Regardless of the inception of fracing, regardless of the techniques, regardless of the volumes of water involved in the process or the chemical cocktails involved, there is still no evidence that any of them have resulted in the contamination of drinking water supplies.  You seem to have shifted your focus from hydro-fracing to cuttings, to truck traffic and surface disturbance... pardon me but I don't see the correlation of these ancillary issues to fracing and your allegations of drinking water contamination. 

Information withheld... show me when and where?  Accidents occur every day.  How about you calculate how much anti freeze, gasoline and oil gets spilled onto the streets and highways every day as a result of traffic accidents... all of which get hosed down into the sewers or into the creeks that are adjacent.  Trust me, these incidents far outnumber, in terms of sheer volumes, the number of chemicals that drillers expose to your environment.  Human existence takes a heavy toll on the environment.  Tell me how many of your friends actually take their mercury laden  fluorescent bulbs to be properly recycled versus pitching them into the regular trash to find their way into landfills.  How many complex carbon compounds from tire wear get washed off the streets and highways by rainfall into the sewers and creeks?  Why single out oil and gas producers when there are so many other far more harmful sources of harmful chemicals that are actually proven to be detrimental to human health?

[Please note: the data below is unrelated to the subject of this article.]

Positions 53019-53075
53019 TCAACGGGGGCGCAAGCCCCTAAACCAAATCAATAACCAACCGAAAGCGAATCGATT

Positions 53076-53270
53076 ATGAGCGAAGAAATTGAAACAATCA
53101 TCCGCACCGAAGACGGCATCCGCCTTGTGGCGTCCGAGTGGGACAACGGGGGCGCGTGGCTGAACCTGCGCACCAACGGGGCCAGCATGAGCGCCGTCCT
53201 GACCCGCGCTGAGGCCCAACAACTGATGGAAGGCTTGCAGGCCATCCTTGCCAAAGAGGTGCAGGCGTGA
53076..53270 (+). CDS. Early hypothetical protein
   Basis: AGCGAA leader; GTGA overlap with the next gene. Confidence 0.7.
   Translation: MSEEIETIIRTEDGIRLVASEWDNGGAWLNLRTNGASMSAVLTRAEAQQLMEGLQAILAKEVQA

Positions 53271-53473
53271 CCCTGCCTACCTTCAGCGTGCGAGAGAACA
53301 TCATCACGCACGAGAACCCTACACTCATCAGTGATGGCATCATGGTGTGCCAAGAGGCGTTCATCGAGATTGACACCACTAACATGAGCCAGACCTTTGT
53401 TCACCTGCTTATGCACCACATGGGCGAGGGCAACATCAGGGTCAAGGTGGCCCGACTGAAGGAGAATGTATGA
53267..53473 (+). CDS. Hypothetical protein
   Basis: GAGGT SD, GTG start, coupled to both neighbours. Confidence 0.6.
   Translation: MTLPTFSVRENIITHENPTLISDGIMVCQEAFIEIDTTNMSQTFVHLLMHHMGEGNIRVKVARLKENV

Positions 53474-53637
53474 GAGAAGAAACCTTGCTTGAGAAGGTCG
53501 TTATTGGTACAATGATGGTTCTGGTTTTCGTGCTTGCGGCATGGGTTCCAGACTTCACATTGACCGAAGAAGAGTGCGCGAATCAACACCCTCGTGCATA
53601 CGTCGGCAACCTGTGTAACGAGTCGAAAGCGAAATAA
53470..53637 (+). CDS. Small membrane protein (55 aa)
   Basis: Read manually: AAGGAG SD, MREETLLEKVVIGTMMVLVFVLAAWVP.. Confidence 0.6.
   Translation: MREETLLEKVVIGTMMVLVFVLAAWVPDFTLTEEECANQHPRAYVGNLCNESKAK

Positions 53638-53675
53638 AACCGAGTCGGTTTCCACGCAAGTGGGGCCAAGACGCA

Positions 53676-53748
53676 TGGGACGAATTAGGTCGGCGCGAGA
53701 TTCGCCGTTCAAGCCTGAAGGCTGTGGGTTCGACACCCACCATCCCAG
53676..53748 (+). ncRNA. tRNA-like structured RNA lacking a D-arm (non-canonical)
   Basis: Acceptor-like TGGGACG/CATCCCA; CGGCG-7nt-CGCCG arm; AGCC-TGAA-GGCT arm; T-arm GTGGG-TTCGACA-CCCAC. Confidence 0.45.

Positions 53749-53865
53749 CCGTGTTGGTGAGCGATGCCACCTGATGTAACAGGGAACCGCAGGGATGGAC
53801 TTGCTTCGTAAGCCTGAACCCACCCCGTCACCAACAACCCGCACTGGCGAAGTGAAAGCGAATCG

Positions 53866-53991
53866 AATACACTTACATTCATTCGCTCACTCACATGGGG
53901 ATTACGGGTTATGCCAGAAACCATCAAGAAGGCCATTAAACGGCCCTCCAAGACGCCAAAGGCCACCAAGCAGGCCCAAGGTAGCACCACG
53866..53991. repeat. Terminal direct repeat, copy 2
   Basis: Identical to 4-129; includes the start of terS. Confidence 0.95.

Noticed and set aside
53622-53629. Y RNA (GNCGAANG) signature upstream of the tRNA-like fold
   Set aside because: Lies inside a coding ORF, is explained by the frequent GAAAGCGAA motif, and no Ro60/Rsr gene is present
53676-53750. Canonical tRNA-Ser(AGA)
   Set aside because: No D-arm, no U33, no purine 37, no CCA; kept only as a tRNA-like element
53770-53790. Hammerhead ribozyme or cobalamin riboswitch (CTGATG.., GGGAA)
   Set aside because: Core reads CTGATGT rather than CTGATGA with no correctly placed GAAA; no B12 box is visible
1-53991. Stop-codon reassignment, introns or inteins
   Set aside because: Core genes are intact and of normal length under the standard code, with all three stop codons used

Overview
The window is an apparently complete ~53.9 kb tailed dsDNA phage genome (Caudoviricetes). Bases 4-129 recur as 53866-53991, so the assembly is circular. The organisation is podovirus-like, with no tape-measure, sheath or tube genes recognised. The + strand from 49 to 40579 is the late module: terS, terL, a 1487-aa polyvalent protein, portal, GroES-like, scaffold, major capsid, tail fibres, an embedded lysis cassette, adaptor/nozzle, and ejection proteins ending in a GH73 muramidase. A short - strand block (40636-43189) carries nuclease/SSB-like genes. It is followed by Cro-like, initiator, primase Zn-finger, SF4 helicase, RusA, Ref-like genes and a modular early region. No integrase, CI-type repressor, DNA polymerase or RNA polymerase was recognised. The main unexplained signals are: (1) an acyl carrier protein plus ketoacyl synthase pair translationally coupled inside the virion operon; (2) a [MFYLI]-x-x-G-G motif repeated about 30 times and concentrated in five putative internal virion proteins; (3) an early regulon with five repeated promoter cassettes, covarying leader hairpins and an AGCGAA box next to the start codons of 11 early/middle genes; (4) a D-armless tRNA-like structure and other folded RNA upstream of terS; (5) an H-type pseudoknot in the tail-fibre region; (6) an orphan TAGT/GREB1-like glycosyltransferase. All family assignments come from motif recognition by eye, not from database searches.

Well said.